Actively engaged in a continuous learning session at Alexander Technique Congress


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course code: WS624

working with clients with hypermobility

julie barber, presenting at the Alexander Technique Congress 2015

with julie barber
friday aug 14, 14:00 - 16:00
venue: HSG-023, Health Science Building (ground level)

F alexander principles   O other

Hypermobility – double-jointedness – is an inherited connective tissue condition in which the body’s collagen is more elastic than the ‘norm.’ This leads to an increase in overall body flexibility, particularly around joints. For most people this causes few problems. For some, notably musicians, gymnasts and dancers, this enhanced flexibility actually may afford a very useful advantage, though it also leaves them more prone to injuries, such as sprains and dislocations.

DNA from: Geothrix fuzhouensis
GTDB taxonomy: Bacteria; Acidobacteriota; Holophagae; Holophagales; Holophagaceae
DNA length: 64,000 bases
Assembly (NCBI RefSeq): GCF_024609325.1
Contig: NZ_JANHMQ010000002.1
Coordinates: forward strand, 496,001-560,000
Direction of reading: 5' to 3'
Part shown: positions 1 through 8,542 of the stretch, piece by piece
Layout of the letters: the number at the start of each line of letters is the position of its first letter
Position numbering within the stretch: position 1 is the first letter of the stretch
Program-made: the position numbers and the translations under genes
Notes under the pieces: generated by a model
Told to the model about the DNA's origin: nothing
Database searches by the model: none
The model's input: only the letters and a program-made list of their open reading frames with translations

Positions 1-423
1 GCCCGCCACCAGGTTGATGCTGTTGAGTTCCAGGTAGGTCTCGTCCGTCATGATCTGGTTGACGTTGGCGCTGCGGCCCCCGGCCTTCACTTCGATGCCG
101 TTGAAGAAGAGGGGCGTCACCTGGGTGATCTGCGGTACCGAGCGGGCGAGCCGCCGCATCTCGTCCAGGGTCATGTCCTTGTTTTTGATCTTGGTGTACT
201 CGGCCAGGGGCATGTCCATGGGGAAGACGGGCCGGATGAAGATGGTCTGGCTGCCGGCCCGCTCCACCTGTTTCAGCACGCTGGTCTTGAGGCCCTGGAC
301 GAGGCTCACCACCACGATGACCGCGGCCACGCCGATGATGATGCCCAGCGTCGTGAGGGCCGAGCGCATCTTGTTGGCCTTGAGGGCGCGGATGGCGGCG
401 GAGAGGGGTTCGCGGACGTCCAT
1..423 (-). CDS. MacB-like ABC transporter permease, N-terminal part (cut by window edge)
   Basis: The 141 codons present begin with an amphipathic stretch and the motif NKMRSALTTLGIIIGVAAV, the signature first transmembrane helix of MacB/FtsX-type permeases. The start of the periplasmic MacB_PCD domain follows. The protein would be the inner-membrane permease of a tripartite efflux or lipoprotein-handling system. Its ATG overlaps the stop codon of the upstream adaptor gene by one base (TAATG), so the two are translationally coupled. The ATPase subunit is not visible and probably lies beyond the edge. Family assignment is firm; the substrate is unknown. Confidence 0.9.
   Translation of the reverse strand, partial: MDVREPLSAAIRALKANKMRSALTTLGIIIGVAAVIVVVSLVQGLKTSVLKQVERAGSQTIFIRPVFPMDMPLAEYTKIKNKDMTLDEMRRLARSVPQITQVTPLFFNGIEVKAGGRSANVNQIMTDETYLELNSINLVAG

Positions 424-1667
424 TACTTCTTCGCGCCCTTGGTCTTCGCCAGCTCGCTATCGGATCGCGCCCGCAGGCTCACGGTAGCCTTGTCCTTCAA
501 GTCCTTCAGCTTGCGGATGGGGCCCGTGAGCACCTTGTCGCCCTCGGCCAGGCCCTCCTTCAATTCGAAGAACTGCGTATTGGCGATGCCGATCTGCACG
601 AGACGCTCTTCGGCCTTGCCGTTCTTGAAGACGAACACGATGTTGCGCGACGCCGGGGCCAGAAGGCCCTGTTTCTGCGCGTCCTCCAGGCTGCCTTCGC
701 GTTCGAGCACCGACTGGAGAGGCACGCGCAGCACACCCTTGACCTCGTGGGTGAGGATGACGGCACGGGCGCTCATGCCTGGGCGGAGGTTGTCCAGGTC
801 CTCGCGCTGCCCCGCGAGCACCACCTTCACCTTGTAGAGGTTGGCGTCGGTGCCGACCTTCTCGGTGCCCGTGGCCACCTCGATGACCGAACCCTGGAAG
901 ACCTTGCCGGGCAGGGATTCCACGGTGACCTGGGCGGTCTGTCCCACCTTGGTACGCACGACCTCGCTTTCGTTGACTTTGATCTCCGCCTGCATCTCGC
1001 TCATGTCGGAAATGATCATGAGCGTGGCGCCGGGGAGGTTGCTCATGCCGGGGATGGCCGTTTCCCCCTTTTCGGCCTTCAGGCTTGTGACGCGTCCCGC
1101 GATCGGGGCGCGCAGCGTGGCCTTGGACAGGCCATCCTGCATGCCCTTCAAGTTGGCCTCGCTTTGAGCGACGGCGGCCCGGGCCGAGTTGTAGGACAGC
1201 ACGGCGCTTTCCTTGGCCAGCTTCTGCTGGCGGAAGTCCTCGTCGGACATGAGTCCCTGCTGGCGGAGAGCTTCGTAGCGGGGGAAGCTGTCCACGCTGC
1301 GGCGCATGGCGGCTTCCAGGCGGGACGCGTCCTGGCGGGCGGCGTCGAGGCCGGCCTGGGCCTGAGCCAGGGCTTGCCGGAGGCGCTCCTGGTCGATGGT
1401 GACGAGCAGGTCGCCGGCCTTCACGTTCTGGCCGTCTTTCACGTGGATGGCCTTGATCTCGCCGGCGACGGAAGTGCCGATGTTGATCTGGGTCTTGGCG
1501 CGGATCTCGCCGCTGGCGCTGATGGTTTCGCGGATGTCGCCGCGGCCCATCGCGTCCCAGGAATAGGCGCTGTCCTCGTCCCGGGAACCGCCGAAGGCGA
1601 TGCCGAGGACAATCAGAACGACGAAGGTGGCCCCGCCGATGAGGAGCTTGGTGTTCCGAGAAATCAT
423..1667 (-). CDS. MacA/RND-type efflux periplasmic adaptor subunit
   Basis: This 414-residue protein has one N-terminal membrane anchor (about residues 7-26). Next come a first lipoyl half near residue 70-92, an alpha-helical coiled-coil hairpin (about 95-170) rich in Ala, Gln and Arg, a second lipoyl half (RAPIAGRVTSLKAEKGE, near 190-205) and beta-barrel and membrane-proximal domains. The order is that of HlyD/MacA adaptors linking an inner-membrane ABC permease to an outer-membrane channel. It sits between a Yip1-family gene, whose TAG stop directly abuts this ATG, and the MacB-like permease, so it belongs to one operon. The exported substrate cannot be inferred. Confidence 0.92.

However sometimes hypermobility can also lead to debilitating chronic pain, known as Hypermobility Syndrome (HMS) / Ehlers Danlos Syndrome – Hypermobility (EDS-HM). Increasingly, professionals in the field recognize that Alexander Technique is a very useful tool in the ongoing considerations of those suffering from HMS and other hypermobility problems. In the near future, teachers are likely to see more referrals from medical professionals and those working for organizations like HMSA.

In this workshop, we address hypermobility in general, how to recognize it in pupils and how best to use AT with sufferers of HMS. Being aware that a pupil is HM gives insight as to why some typical problems arise, such as underdeveloped proprioception (resulting in a pupil being simultaneously both ‘too loose’ and yet ‘too tight’), or a propensity for soft tissue damage such as plantar fasciitis.

There will be time for discussion, Q and A, and demonstration of hands-on.

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